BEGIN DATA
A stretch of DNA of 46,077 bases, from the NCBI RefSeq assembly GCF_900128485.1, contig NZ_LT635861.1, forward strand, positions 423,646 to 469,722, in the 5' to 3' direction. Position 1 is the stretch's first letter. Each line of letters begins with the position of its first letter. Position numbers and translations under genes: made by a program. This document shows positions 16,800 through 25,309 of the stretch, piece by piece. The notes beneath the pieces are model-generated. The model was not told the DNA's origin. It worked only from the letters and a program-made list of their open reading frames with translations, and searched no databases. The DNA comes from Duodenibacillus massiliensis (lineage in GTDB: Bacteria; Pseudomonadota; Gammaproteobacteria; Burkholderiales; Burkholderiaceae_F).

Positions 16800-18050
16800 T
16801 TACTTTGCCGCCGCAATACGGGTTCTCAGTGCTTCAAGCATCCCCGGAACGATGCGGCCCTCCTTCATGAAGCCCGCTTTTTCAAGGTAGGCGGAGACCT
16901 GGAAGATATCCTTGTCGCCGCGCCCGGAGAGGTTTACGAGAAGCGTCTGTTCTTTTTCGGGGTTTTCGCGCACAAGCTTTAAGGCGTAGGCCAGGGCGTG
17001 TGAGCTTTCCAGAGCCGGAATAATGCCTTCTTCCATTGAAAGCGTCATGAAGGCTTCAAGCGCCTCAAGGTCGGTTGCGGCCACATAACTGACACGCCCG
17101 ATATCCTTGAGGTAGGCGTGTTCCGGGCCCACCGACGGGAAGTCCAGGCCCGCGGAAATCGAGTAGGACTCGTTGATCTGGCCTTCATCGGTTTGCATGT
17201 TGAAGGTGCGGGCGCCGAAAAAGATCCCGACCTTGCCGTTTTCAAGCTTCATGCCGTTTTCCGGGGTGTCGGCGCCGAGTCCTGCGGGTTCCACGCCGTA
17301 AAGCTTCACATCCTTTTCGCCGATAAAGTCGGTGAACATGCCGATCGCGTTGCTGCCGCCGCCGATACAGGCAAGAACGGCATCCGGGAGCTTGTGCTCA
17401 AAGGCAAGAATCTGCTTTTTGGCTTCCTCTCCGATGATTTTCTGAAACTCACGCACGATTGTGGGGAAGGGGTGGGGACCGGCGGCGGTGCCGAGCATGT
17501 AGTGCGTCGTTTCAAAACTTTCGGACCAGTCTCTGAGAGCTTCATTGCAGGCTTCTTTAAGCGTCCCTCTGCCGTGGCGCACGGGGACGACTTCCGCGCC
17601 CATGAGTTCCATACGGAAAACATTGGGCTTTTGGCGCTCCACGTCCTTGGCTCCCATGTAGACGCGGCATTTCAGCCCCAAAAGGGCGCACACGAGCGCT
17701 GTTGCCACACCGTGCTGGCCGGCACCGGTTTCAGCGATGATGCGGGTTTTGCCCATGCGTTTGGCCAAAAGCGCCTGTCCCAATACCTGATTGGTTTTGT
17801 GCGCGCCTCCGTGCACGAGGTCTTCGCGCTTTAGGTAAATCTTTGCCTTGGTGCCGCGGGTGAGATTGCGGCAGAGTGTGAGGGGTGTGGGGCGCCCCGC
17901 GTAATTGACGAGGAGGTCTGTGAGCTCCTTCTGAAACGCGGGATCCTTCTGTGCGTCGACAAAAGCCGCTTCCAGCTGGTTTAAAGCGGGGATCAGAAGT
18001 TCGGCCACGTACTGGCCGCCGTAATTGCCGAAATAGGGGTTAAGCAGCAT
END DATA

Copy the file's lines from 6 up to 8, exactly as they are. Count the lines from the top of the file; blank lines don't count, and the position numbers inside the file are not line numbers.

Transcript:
17001 TGAGCTTTCCAGAGCCGGAATAATGCCTTCTTCCATTGAAAGCGTCATGAAGGCTTCAAGCGCCTCAAGGTCGGTTGCGGCCACATAACTGACACGCCCG
17101 ATATCCTTGAGGTAGGCGTGTTCCGGGCCCACCGACGGGAAGTCCAGGCCCGCGGAAATCGAGTAGGACTCGTTGATCTGGCCTTCATCGGTTTGCATGT
17201 TGAAGGTGCGGGCGCCGAAAAAGATCCCGACCTTGCCGTTTTCAAGCTTCATGCCGTTTTCCGGGGTGTCGGCGCCGAGTCCTGCGGGTTCCACGCCGTA